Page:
By John Johnson
A dozen co-op gins in West Texas and Oklahoma have served their grower-owners for more than 90 years. Some were founded prior to the Capper-Volstead Act that was adopted by the U.S. Congress on February 18, 1922. The Act authorized agricultural producers to form voluntary cooperative associations for the purpose of producing, handling and marketing farm products and provided them with certain exemptions from antitrust laws.
Often referred to as the second step in the cotton supply chain, these 12 co-op gins have provided economic sustainability for their grower-owners for several generations by adding value to the cotton crops they produce while preserving the legacy of family farms. They also stand as a testament to the proven, successful business model of cooperatives. Meanwhile, the gins have provided economic support for their local communities ranging from educational scholarships, support for civic organizations and local volunteer fire departments, to name a few. They also survived the Great Depression that began with the stock market crash of 1929 that lasted 10 years and the choking dust and high winds of the Dust Bowl in the 1930s.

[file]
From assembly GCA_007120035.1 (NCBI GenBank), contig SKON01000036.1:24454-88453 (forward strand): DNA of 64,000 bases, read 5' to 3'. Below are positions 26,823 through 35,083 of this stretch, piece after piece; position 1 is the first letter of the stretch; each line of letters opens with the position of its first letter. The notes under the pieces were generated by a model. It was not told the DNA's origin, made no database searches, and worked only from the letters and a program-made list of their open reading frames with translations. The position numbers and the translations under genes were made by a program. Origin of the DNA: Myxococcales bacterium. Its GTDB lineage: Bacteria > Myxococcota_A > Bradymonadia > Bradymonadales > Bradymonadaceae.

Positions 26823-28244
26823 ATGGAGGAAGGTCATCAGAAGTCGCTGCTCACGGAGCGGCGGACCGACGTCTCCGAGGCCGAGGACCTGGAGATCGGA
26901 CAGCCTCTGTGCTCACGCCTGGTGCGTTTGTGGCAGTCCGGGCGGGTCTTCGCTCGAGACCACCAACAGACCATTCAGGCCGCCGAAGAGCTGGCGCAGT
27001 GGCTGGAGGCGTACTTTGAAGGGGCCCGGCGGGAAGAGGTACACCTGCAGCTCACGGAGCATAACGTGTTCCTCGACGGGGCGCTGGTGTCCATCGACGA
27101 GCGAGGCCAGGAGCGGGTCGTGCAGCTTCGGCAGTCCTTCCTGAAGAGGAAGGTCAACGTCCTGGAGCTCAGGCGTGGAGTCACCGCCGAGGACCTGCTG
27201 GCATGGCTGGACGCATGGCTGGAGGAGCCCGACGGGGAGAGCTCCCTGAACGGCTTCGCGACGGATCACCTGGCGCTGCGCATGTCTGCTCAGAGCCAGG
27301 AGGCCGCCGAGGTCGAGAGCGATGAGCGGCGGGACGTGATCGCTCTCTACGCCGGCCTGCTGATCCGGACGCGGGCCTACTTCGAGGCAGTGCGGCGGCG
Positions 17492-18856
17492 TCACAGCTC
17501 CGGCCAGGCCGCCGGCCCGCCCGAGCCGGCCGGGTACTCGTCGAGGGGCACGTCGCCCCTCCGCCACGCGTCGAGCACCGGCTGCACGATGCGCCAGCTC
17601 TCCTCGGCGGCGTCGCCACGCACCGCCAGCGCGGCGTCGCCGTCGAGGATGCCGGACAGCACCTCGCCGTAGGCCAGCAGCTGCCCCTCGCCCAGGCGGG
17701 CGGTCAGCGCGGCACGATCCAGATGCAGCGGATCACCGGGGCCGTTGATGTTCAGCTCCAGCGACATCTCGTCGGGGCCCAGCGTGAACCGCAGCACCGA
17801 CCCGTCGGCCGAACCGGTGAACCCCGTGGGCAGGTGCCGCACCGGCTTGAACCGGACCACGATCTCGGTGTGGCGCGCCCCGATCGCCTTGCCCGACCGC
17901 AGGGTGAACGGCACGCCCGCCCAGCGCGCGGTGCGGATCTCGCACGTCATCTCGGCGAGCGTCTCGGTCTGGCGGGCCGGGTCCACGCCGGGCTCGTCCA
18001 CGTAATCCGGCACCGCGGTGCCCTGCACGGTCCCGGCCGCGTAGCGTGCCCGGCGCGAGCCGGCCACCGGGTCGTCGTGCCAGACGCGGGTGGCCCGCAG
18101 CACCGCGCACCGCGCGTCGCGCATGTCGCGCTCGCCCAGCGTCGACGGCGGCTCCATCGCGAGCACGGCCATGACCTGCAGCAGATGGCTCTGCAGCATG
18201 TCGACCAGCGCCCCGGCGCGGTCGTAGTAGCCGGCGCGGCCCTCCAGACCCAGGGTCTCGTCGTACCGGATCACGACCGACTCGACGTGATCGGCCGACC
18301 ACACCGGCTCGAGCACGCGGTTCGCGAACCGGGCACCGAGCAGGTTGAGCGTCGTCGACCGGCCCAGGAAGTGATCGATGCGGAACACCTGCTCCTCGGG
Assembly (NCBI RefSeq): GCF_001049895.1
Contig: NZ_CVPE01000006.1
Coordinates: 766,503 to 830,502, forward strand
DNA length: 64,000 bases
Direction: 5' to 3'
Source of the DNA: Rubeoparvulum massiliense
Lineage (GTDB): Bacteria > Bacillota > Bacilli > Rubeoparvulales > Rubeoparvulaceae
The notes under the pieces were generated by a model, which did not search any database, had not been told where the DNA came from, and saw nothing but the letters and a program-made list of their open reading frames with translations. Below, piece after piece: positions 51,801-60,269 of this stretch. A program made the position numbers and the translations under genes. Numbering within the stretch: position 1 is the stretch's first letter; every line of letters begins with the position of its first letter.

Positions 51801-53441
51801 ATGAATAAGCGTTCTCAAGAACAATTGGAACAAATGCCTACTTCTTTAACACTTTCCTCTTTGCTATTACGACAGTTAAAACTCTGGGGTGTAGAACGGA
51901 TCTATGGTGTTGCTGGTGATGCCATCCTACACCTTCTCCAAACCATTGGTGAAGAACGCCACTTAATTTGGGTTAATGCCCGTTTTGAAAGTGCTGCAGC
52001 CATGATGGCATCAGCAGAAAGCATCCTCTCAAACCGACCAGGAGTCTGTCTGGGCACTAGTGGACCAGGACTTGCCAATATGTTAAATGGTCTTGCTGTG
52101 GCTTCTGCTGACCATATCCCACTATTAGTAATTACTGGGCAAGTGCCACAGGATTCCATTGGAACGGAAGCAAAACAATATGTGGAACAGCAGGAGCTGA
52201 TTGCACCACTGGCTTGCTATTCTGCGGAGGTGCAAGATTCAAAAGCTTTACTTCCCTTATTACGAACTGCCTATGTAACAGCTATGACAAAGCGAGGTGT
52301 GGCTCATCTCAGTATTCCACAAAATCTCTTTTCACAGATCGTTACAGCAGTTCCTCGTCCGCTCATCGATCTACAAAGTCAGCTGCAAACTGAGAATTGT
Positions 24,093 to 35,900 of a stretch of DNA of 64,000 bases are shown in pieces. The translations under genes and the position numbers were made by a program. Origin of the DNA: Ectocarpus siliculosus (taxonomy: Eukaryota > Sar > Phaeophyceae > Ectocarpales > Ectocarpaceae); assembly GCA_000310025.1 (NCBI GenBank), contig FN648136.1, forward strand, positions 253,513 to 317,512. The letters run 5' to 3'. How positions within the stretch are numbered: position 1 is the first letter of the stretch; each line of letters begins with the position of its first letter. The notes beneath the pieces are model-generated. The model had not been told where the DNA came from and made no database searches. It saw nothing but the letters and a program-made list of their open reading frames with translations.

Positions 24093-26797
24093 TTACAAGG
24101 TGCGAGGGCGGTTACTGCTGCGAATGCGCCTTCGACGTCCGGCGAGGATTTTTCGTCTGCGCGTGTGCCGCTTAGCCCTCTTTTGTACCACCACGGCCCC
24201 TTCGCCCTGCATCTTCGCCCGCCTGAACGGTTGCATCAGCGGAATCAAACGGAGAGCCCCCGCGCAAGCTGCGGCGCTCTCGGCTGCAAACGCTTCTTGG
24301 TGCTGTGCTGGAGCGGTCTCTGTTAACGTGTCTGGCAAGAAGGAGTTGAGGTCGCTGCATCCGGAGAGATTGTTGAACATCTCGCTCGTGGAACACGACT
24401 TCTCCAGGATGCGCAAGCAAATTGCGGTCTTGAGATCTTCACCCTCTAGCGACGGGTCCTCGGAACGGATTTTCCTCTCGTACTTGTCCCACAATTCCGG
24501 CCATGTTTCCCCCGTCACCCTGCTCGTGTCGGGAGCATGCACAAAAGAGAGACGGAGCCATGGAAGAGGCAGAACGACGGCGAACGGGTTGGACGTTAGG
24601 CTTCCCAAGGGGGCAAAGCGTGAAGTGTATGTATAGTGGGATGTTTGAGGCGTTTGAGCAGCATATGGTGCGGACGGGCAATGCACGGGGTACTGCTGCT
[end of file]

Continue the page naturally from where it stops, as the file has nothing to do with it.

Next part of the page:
PCCA congratulates these co-op gins for their longevity, perseverance and service to their grower-owners.
Farmers Cooperative Exchange – 1917
Burns Flat, Okla.
Manager Dustin Moore
Farmers Co-op Assn. – 1920
Manager Rusty Reese
Farmers Co-op Society #1 – 1920
Manager Jimmy Barnett
Farmers Co-op Gin – Grandfield – 1923
Manager Jo Ann Rollins
Farmers Co-op Gin – Carnegie – 1925
Manager Jeannie Hileman
Farmers Co-op Gin – Childress – 1925
Manager Benny Poe
Farmers Co-op Society #1- Wellington – 1927
Manager Kim Martindale
Lakeview Farmers Co-op – 1928
Manager Dusty Byars
Tri-County Co-op – Dodson – 1928
Manager Jeff Camp
Midwest Farmers Inc. – 1928
Manager Rodney Sawatzky
Humphreys Co-op Gin – 1928
Manager Jantz Bain
Western Planters Co-op – 1929
Lone Wolf, Okla.
Manager Kenneth Hahn